Kerrigan Servati

Purpose of ODE

Odes are written with emotions and feelings. The subjects vary from people, animals, objects, events, nature, anything that has important meaning to the speaker(Glossary Terms). It expresses SERIOUS themes or ideas.

History of Ode

The Ode form of poetry is originally comes from the Greek. It was at first to sing or chant, and was often played with music (Poetic Form:Ode). The form of Ode poems were formed by Pindar, a Greek poet. Pindar has a Ode form of poetry named after him, Pindaric Ode. Romantic poems usually contain the ode form in their poems.

The characteristics have been modified between generations.

Characteristics of Ode

To identify a Ode poem look for-

-The poem has serious themes such as justice, truth or beauty

-Stanza length is complex, and the meters are varied

-It includes imagination and intelluct

-Or it glorifies & celebrates the subject that it is included in the poem

Examples of a Ode

Ode To Autumn

By:John Keats

Season of mists and mellow fruitfulness,
Close bosom-friend of the maturing sun;
Conspiring with him how to load and bless
With fruit the vines that round the thatch-eves run;
To bend with apples the moss'd cottage-trees,
And fill all fruit with ripeness to the core;
To swell the gourd, and plump the hazel shells
With a sweet kernel; to set budding more,
And still more, later flowers for the bees,
Until they think warm days will never cease,
For Summer has o'er-brimm'd their clammy cells.

Who hath not seen thee oft amid thy store?
Sometimes whoever seeks abroad may find
Thee sitting careless on a granary floor,
Thy hair soft-lifted by the winnowing wind;
Or on a half-reap'd furrow sound asleep,
Drows'd with the fume of poppies, while thy hook
Spares the next swath and all its twined flowers:
And sometimes like a gleaner thou dost keep
Steady thy laden head across a brook;
Or by a cyder-press, with patient look,
Thou watchest the last oozings hours by hours.

Where are the songs of Spring? Ay, where are they?
Think not of them, thou hast thy music too,—
While barred clouds bloom the soft-dying day,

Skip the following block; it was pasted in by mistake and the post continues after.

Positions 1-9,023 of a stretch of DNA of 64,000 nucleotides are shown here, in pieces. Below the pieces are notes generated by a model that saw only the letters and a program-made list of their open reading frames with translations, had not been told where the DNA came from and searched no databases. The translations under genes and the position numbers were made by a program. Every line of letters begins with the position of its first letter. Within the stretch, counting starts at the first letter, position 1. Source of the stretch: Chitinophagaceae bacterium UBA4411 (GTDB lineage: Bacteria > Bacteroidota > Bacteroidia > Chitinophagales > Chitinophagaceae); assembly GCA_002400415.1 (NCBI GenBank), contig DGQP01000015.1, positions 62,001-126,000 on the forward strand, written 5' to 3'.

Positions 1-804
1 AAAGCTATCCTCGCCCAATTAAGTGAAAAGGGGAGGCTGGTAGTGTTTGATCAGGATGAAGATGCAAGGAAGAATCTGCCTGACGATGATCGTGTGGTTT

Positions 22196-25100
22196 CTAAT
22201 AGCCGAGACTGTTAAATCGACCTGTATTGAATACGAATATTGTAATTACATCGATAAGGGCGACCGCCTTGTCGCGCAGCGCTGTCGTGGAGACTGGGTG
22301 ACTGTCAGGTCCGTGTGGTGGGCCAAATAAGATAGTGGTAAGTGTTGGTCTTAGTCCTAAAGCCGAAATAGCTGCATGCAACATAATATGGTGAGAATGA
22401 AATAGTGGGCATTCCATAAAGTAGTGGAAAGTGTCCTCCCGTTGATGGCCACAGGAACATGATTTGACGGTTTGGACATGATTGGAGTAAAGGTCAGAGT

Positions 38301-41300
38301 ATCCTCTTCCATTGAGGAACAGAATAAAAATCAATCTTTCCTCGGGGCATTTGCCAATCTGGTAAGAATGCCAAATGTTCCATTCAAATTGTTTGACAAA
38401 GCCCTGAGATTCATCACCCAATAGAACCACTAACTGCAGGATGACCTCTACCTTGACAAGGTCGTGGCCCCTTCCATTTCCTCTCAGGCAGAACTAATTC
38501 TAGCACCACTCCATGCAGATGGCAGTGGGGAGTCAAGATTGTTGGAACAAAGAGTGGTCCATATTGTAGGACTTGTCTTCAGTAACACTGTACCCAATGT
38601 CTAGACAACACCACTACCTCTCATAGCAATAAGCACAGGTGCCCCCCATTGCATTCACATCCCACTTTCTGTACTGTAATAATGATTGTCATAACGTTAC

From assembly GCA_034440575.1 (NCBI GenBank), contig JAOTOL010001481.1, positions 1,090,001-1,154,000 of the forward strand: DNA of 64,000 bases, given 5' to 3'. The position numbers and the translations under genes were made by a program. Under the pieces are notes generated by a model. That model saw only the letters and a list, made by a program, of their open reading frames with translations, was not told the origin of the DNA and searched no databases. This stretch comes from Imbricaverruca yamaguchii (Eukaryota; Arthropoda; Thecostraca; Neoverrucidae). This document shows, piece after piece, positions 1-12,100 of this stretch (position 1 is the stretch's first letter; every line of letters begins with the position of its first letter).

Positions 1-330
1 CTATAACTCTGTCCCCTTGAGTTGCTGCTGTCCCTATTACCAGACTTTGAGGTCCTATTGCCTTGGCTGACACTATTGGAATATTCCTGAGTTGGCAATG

And touch the stubble-plains with rosy hue;
Then in a wailful choir the small gnats mourn
Among the river sallows, borne aloft
Or sinking as the light wind lives or dies;
And full-grown lambs loud bleat from hilly bourn;
Hedge-crickets sing; and now with treble soft
The red-breast whistles from a garden-croft;
And gathering swallows twitter in the skies.

Ode on Solitude


Happy the man, whose wish and care

A few paternal acres bound,

Content to breathe his native air,

In his own ground.

Whose herds with milk, whose fields with bread,

Whose flocks supply him with attire,

Whose trees in summer yield him shade,

In winter fire.

Blest, who can unconcernedly find

Hours, days, and years slide soft away,

In health of body, peace of mind,

Quiet by day,

Sound sleep by night; study and ease,

Together mixed; sweet recreation;

And innocence, which most does please,

With meditation.

Thus let me live, unseen, unknown;

Thus unlamented let me die;

Steal from the world, and not a stone

Tell where I lie.


"Ode To Autumn by John Keats." - Famous Poems, Famous Poets. N.p., n.d. Web. 05 Dec. 2014. <http://allpoetry.com/Ode-To-Autumn>

McIntyre, John. "Ode on Solitude." Poetry Foundation. Poetry Foundation, n.d. Web. 05 Dec. 2014. <http://www.poetryfoundation.org/poem/175899>.

"Poetic Form: Ode." Poets.org. Academy of American Poets, n.d. Web. 04 Dec. 2014. <http://www.poets.org/poetsorg/text/poetic-form-ode>.

"Glossary Terms." Poetry Foundation. Poetry Foundation, n.d. Web. 05 Dec. 2014. <http://www.poetryfoundation.org/learning/glossary-term/ode>.